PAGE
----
Tuesday, February 21, 2012

The Turning of Anne Merrick by Christine Blevins

A tale of love and espionage from the author of Midwife of the Blue Ridge...

She spies for General Washington, betrays the Redcoats and battles for America's independence...

It's 1777, and a fledgling country wages an almost hopeless struggle against the might of the British Empire. Brought together by a fateful kiss, Anne Merrick and Jack Hampton are devoted to each other and to their Patriot cause. As part of Washington's daring network of spies, they are ready and willing to pay even the ultimate price for freedom.

From battlefields raging along the Hudson, to the desperate winter encampment at Valley Forge and through the dangerous intrigue of British-occupied Philadelphia, Anne and Jack brave the trials of separation, the ravages of war and an unyielding enemy growing ever more ruthless.

my thoughts:

Historical fiction is one of my favorite genres, and this year I am interested in reading more novels which feature events and settings in American history. I am delighted to be a part of the Historical Fiction Virtual Tour for Christine Blevins as she is an author with novels that I'd like to explore that are set in early America.

The Turning of Anne Merrick
is the second book in a series which began with The Tory Widow. The author kndly sent me a copy of this novel along with The Turning of Anne Merrick, and I have to say that reading The Tory Widow first greatly enriched the reading of Anne Merrick. The author does a good job of bringing the reader up-to-date on story background, but character motives and the relationship between Anne and Jack is better understood in light of their journey from book one to book two.

While the relationship between Anne and Jack is an important aspect of the story, this is more a tale of dangerous adventure and espionage during the American Revolution. I enjoyed the author's use of historical details which enhanced the story and illustrated the historical times: the clothing, weaponry, wilderness survival, medical practices....interesting facts from the historical records gave the plot an authentic feel. I did wonder about the seeming abundance of available food during wartime, especially while Anne was with the Continental army, but that's a minor point. I enjoyed the dangerous risks the characters took to gather enemy intelligence that kept the story moving from her role posing as a scribe in General Burgoyne's camp to spying in Philadelphia in the Cup and Book. I thought the use of quotes from Thomas Paine's The American Crisis was very effective in setting the tone for each chapter.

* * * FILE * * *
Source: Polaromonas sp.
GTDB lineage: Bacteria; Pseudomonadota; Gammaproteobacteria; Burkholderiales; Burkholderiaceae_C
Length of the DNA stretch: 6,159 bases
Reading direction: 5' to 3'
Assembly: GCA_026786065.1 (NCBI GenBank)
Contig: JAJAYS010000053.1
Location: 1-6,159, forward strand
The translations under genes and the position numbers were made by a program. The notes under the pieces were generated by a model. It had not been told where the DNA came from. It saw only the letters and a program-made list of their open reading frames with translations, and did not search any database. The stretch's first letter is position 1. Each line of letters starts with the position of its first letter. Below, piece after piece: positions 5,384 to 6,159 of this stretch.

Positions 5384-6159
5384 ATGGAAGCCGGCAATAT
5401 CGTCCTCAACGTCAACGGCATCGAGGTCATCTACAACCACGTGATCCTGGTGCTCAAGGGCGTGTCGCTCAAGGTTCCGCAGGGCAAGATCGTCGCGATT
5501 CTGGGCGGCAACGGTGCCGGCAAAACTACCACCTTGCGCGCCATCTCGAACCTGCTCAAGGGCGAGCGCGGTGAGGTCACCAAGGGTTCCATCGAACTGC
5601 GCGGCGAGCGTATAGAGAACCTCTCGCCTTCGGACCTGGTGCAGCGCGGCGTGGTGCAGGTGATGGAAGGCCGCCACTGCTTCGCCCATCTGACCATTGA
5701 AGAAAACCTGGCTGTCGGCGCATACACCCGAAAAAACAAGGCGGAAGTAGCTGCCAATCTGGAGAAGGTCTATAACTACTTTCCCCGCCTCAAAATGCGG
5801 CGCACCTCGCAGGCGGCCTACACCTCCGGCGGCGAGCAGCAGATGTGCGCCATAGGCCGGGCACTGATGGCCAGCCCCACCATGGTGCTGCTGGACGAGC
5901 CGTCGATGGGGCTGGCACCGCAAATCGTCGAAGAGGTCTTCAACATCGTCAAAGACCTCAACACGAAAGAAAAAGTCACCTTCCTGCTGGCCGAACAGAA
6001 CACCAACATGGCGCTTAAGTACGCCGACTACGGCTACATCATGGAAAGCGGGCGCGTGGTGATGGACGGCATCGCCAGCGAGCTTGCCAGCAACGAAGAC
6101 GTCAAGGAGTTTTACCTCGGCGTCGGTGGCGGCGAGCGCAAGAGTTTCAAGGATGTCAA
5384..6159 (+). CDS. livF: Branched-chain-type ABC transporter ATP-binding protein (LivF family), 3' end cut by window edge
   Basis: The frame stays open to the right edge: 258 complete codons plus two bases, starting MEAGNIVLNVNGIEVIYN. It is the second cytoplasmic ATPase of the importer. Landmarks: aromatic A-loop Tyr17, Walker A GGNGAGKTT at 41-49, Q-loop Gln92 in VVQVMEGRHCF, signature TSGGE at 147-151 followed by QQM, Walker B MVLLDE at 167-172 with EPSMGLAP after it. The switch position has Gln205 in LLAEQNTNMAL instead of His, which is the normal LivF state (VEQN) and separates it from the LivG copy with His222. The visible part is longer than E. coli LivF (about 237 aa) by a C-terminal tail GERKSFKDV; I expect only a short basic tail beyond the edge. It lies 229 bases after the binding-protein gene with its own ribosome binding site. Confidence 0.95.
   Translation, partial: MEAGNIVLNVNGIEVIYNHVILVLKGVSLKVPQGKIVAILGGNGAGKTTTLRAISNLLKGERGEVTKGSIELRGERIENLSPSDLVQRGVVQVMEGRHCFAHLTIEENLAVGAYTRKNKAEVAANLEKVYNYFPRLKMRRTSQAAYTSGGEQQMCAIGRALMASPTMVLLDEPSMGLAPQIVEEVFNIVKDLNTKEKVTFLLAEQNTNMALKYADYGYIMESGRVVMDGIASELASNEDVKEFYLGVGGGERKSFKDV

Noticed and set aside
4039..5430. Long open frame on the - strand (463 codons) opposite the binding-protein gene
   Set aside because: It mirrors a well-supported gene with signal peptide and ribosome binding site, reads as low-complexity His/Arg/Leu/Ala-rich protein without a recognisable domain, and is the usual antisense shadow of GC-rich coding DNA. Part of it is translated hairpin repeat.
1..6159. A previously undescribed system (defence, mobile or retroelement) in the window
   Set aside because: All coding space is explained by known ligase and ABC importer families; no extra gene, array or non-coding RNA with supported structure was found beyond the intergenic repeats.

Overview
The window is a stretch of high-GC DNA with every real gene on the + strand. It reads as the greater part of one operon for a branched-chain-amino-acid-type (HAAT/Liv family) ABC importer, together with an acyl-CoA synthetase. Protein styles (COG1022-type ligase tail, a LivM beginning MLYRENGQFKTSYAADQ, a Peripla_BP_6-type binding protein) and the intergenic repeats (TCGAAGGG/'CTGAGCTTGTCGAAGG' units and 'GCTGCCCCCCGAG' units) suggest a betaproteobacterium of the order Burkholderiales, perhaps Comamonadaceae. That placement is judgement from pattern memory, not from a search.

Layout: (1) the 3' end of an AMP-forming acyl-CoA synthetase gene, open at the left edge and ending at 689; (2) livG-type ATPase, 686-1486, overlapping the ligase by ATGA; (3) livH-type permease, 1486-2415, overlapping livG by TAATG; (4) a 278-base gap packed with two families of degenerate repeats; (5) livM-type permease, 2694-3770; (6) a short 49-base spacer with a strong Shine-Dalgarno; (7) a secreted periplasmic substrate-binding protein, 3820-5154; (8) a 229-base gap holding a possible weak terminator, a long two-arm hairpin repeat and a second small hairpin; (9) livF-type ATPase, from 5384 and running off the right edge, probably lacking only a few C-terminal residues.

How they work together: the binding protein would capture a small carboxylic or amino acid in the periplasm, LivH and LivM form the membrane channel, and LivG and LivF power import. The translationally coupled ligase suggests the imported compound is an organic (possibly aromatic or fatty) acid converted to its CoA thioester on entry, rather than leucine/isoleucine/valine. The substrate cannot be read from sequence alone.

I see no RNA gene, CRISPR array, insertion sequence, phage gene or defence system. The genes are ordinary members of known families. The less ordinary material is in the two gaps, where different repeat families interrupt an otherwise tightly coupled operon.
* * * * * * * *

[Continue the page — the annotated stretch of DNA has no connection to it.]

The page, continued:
Overall, The Turning of Anne Merrick was an interesting portait of one woman's courage and loyalty to the Patriot cause of freedom, and the sacrifices that many were willing to make for their country.

For more information about Christine Blevins and her novels:

Tour Schedule: http://hfvirtualbooktours.blogspot.com/2012/01/christine-blevins-on-tour-for-turning.html
Christine Blevins' Website: http://christineblevins.com/
Christine Blevins on Facebook: https://www.facebook.com/christine.blevins
Christine Blevins on Twitter: @Author_CBlevins
Tour Event Twitter Hashtag: #TurningofAnneMerrickVirtualTour

****I received an advance copy of The Turning of Anne Merrick from the publisher in exchange for a fair and honest review.****

Title: The Turning of Anne Merrick
Author: Christine Blevins
Publisher: Penguin Group
Genre: Historical Fiction (American Revolution)


Marg said...

I definitely agree with your review. You probably can get away without reading the first book, but it helps!

I also commented about how Sally always had food no matter how badly off we were told the armies were food wise!

Overall though, definitely a fun read.

Staci said...

I haven't read near enough HF set in this time period and so this series really appeals to me!

Anjuli said...

I absolutely LOVE historical fiction- as close to reality as you can get and still being fiction :) ha ha!! This sounds like an excellent read.

Melissa @ Confessions of an Avid Reader said...

Great review, Joanne. I agree that that Anne's undertakings for the Patriot cause are what makes this book a good read rather than her relationship with Jack.

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